The experience of beauty could help people change their priorities and their lives today, and rediscover the liberal arts tradition as a resource for better living. People have intellectual and spiritual needs that are not being met because of the frenetic, overly active character of our lifestyle. Eighty percent of Americans say their lives are more stressful now than they were five years ago. As our affluence has increased over the past five years so, too, has mental illness, especially stress-related problems such as the inability to sleep. Something is wrong. We have lost touch with our nature as human beings with intellects striving to find meaning, with souls thirsting for the infinite.

Beauty can literally save lives. In his book Darkness Visible, the novelist William Styron, author of Lie Down in Darkness and Sophie’s Choice, describes the downward spiral of a depression that unexpectedly took over his mind shortly after he turned sixty. Month after month, the depression deepened until it brought Stryon to utter despair. He then decided to take his own life. Listen to what happened to him on the night he chose to die:

Late one bitterly cold night, when I knew I could not possibly get myself through the following day, I sat in the living room of the house bundled against the chill; something had happened to the furnace. My wife had gone to bed, and I had forced myself to watch the tape of a movie in which a young actress, who had been in a play of mine, was cast in a small part. At one point in the film, which was set in late nineteenth-century Boston, the character moved down the hallway of a music conservatory, beyond the walls of which, from unseen musicians, came a contralto voice, a sudden soaring passage from the Brahms Alto Rhapsody. This sound, which like all music—indeed, like all pleasure—I had been numbly unresponsive to, pierced my heart like a dagger, and in a flood of swift recollection I thought of all the joys the house had known….I realized I could not commit this desecration on myself…. I woke up my wife and soon telephone calls were made. The next day I was admitted to the hospital.8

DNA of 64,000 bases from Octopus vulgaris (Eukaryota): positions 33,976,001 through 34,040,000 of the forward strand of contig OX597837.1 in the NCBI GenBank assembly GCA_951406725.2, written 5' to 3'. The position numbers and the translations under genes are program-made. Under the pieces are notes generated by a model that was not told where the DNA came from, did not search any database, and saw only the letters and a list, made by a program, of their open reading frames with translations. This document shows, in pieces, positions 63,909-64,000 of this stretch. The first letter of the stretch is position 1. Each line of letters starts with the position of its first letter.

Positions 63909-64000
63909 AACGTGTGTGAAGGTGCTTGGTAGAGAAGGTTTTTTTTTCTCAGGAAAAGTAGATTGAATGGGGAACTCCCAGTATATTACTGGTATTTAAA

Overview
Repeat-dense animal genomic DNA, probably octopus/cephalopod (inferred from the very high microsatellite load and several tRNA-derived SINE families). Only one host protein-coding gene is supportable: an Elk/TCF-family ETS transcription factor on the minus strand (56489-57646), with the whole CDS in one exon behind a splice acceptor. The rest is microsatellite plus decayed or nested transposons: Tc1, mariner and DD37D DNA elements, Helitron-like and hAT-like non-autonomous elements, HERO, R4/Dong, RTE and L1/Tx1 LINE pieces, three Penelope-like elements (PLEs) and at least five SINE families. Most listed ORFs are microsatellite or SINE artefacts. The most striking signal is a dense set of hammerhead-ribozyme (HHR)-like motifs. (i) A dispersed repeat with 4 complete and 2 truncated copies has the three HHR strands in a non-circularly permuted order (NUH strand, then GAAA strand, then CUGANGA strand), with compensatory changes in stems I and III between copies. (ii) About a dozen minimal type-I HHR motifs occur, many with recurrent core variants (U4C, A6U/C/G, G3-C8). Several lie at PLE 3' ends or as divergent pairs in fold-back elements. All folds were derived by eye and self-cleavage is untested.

Through my own reading and studies, I have come to believe that the Renaissance itself emerged in part out of the attempt to use the beauty of Greek and Roman art and literature as an antidote to the depression caused by the great bubonic plague, the horrible Black Death, that began in Italy in 1348 and swept across Europe, leaving about one third of the population dead. In his letters, the Italian poet and scholar Francesco Petrarch, universally regarded by his followers as the founder of the new classical studies that initiated the rebirth or “Renaissance” of classical antiquity in fourteenth-century Italy, describes the depression caused by the death of so many friends and by his inability to make sense of his terrible times. He explains how he would read aloud, sometimes from his own poetry. In words strikingly reminiscent of Styron’s, Petrarch writes: “the words caressed my ears, and moving me to read them over and over again by a certain innate power of sweetness, gradually sank down inside of me, and pierced me there with their hidden points.”9 We need beauty more than ever now, as we struggle to make sense of our changed world.